Dec 6, 2012 12:00 AM by Nichole Szemerei
SIERRA VISTA - After three days of trolling parking lots in Sierra Vista, the problem with handicapped parking wasn't what one would expect. People are having trouble finding spaces, but it's not only "able-bodied" drivers breaking the law.
Vans, cars and motorcycles are parked in handicapped loading zones, but it's mainly disabled drivers using them as an overflow area.
Here's what many of the responses were when asked why they were parked illegally.
"There was a vehicle over here so we decided it's for a van, it's a real big area so we parked between the lines because there wasn't any place available."
"Because there's never enough. There are so many people in southern Arizona that have these plates and no place to put them."
Others claim not to know the rules.
"I've seen everybody do it."
"Because I don't want to take up a whole spot for a car."
With all of the confusion over handicapped parking, we went to the Sierra Vista Police Department to find out what the rules really are.
"I think that they think it's still just a handicapped spot so they have a right to park there and they do, if the main portion of that spot is unoccupied," says Corporal, Scott Borgstadt.
Motorcycles on the other hand, do not have that right. It's illegal for anyone to park in a loading zone, especially without tags.
The Americans with Disabilities Act has standards for how many handicapped spots a parking lot must have. The lot we checked met the guideline.
So if that's not the problem, what is? Could drivers be misusing signage?
"They have the little thing on the mirror and not the plate, so it makes you wonder," says one driver.
Another driver agrees.
"Sometimes a vehicle will just park there that probably really shouldn't be there."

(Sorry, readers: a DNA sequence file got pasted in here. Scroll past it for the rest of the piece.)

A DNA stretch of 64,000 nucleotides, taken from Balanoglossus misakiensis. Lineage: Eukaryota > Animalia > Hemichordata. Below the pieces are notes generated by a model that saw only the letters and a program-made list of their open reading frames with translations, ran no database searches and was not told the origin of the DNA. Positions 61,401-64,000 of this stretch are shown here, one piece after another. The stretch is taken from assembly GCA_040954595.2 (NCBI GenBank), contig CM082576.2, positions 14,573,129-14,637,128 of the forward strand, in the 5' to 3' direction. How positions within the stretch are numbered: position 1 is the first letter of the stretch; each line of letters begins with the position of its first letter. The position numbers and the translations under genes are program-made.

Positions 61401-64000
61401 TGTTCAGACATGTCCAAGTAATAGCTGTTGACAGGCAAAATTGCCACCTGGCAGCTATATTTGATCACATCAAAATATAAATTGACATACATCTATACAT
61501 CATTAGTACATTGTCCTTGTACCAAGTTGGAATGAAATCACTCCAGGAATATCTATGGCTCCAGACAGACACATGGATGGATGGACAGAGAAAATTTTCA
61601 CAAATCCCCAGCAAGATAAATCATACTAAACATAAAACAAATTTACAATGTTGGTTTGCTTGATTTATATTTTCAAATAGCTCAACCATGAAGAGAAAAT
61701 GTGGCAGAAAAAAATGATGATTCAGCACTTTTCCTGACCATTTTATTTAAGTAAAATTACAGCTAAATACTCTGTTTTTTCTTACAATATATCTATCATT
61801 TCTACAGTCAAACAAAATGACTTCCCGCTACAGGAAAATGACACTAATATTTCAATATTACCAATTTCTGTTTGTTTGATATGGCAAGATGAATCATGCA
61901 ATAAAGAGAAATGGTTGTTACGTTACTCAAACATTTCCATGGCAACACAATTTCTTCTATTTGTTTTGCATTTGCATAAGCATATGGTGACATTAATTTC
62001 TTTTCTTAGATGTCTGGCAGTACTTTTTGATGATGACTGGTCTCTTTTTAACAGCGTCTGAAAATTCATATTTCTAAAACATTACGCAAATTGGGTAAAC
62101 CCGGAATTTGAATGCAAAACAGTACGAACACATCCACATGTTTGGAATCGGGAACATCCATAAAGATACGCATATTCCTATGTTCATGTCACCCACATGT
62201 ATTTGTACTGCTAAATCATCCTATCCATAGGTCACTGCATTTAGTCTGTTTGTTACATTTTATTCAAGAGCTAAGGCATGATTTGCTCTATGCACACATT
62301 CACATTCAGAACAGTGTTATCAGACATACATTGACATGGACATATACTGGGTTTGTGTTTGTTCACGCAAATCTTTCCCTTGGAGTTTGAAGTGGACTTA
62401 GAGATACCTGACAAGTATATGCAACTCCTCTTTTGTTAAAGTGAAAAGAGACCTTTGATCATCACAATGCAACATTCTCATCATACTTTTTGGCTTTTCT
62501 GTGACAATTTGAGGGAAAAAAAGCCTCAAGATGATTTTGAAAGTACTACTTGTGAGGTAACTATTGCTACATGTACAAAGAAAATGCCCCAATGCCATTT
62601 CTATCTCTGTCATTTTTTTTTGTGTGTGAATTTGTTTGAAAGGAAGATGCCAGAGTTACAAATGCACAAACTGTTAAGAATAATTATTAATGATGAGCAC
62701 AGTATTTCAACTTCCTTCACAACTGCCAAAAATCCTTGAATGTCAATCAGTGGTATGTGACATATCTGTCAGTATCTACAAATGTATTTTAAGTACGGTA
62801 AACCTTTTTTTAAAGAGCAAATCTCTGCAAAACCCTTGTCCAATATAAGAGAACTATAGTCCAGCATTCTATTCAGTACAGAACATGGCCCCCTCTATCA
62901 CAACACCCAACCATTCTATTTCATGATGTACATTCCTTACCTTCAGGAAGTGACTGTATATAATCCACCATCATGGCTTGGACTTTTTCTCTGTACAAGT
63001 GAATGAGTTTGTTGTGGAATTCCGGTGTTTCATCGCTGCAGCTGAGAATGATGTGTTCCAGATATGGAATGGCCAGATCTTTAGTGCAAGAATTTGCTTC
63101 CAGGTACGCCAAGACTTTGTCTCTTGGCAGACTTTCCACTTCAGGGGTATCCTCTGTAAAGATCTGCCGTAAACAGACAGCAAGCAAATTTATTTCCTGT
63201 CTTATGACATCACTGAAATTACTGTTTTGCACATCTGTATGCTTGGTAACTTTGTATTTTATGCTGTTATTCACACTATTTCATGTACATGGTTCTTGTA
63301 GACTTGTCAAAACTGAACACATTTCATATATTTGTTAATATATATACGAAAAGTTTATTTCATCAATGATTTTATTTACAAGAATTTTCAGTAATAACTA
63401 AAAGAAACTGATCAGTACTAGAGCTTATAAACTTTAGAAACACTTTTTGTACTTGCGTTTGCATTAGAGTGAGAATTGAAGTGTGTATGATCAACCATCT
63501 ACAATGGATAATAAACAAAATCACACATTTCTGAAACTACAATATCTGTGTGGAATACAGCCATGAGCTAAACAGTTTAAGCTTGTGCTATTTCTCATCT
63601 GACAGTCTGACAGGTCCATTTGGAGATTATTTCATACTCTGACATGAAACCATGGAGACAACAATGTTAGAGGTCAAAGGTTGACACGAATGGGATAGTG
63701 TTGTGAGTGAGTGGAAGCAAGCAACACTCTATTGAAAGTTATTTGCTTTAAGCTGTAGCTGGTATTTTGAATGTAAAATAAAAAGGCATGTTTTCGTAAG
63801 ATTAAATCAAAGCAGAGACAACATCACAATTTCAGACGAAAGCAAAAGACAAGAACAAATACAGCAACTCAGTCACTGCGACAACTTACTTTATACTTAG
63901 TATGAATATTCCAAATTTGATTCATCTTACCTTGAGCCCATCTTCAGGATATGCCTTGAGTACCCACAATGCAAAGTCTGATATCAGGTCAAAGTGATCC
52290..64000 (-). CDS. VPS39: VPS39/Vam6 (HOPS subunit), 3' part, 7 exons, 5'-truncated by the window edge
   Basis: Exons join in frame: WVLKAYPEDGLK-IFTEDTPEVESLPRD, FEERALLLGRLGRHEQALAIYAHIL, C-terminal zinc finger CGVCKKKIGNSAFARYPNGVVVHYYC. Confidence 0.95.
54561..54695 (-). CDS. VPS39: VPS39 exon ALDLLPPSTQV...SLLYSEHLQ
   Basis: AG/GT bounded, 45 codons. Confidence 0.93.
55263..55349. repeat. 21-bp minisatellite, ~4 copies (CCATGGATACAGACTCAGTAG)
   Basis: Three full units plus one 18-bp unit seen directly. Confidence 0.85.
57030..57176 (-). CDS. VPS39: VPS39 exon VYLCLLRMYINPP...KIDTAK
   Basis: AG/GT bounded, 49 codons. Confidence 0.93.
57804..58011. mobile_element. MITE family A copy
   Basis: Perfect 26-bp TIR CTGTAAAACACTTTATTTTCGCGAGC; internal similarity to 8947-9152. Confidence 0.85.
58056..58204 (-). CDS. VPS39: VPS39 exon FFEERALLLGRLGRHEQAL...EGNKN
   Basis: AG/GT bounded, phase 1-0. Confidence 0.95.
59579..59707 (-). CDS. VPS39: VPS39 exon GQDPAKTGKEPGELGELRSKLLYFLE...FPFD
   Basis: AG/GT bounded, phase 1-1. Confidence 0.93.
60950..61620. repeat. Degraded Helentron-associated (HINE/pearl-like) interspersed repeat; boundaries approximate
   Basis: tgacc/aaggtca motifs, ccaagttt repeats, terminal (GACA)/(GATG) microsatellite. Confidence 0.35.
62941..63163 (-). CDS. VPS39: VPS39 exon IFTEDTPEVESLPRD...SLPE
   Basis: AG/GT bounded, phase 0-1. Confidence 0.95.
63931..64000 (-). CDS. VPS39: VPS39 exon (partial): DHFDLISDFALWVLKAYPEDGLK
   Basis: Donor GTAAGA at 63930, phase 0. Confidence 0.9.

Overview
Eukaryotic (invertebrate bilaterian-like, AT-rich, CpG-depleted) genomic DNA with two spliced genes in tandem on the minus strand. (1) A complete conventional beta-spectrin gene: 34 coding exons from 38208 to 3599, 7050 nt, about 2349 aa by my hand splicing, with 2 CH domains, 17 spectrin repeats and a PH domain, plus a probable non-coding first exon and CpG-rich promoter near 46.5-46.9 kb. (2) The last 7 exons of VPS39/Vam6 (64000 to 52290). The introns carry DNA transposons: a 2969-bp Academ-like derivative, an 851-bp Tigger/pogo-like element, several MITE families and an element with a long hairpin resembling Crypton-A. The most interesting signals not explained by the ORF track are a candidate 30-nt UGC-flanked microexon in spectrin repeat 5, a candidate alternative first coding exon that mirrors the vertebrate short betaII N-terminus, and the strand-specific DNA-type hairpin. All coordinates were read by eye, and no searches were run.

Borgstadt recalls one driver who was cited for using the placard without needing it.
"She comes running out of the store saying I'm sorry, I'm sorry I forgot to put it up and she showed me the placard. but the way that she came up to me I could tell she was not disabled so I asked her who the placard was for and she said 'my mother.'"
We also contacted the Arizona Department of Transportation to see how many placards and plates are issued in Sierra Vista, thinking maybe there are more people using them than in other cities. The response from ADOT? Not only does the organization not keep track of how many are issued, it doesn't have a record of who they're issued to, which makes it difficult for the police department to enforce the law.
"It would be nice to have some sort of database to see who the placard belongs to. If a person has a handicapped plate it would be nice to know who that plate is intended for or who the handicapped person is that should be using that spot," says Borgstadt.
Until something is changed, the disabled will just have to drive around until a marked spot is free or they could be cited.
"That's what they're going to have to do, yes if there's nothing available, or try and park as close to the front as possible."
Volunteers with the Sierra Vista Police Department have issued about 60 citations so far this year.